Intel CPU fans eager to upgrade to the chip maker’s upcoming Coffee Lake silicon may find themselves with a bigger than expected hit on their wallet. The new processors are set to succeed Intel‘s Kaby Lake models, using 14nm Tri-Gate processes and offering up to 30-percent performance gains over current seventh-generation 15W mobile CPUs. However, in doing so it’s looking like they’ll break backward compatibility.
It comes down to mainboard chipset, which has become the bane of many system upgraders over the past years. The hope had been that eighth-generation Coffee Lake processors would be a simple swap-out for existing PCs, making for a relatively painless revamp of a current rig. However, according to reports from motherboard makers, that’s not going to be the case.
First signs of trouble came from a support request on Twitter to mainboard maker ASRock, asked whether its 200-series ‘boards – specifically the Z270 Supercarrier -would be compatible with Coffee Lake CPUs. Unexpectedly, ASRock said the answer to that was no, and that “Coffee Lake CPU is not compatible with 200 series motherboards.” Coffee Lake will use a Z370 chipset, compared to the Z270 chipset that is currently deployed.
Speaking to another source, PCWorld confirmed the bad news. Though the Z270 and Z370 chipsets appear to be the same, the older version simply won’t support Coffee Lake. That’s despite having been criticized from some quarters for a lackluster overall spec sheet, beyond six speedy cores.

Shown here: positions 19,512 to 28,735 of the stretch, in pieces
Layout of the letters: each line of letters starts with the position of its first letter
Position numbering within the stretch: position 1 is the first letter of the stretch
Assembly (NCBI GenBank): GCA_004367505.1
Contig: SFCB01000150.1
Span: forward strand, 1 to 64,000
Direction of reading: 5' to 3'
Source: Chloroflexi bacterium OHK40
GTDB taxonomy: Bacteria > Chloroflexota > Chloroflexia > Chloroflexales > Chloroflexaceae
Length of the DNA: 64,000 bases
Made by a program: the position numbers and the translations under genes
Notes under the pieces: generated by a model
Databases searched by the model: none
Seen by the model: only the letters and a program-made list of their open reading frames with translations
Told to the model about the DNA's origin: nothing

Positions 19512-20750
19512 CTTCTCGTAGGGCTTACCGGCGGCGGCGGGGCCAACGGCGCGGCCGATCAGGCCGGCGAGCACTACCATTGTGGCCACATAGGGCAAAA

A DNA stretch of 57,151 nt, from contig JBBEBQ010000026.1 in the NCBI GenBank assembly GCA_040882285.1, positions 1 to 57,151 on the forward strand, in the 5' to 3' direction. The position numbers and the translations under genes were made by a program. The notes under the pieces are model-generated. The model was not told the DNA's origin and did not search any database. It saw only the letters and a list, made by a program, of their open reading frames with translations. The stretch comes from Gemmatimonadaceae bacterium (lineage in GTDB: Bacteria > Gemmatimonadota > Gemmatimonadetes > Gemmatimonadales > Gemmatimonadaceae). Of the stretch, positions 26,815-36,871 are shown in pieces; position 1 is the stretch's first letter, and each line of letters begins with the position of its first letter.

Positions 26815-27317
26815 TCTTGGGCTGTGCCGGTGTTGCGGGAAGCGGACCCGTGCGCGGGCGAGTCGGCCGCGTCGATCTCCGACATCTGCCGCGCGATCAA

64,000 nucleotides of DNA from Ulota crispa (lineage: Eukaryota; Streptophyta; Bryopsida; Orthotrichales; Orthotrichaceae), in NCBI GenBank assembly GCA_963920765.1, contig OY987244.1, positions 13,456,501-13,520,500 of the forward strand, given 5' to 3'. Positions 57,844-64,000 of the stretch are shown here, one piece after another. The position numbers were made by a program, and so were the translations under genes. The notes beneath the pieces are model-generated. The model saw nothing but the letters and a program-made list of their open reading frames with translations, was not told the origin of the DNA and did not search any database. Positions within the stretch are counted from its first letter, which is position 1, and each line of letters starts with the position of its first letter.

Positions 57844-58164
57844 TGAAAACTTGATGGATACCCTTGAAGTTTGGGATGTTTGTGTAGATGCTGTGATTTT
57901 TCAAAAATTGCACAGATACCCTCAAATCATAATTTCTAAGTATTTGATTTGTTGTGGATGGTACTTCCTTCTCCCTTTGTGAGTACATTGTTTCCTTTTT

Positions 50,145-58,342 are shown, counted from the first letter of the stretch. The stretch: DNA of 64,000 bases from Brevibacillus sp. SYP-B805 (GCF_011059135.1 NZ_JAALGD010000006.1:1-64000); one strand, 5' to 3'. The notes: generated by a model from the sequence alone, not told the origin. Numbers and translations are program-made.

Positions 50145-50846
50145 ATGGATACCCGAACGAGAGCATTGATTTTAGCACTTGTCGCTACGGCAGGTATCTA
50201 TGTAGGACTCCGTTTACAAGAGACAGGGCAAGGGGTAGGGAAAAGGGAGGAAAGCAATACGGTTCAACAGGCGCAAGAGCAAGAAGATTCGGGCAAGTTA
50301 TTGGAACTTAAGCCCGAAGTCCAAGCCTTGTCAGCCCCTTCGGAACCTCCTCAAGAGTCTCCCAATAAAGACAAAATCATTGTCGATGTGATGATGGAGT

The concern among Intel fans is that this could be the motivation many PC users need to jump ship. AMD hasn’t been slow to court Intel performance chip buyers in recent months, lately rounding out its full range of Ryzen desktop silicon. Meanwhile, rumors suggest that even Intel’s upcoming 12-core Core i9 could face unusually potent competition from its AMD Ryzen Threadripper rival, to the point where the Intel chip might be overshadowed right out of the gate.
Factor in AMD’s commitment to backward compatibility, and you start to see the beginnings of a perfect storm – and not one which Intel seems likely to weather well. While Intel has declined to comment on the Coffee Lake rumors, saying it won’t speak to future products, AMD has said it will support its existing Socket AM4 customers until 2020. We’ll know more when the first Coffee Lake chips arrive, which is expected later in 2017.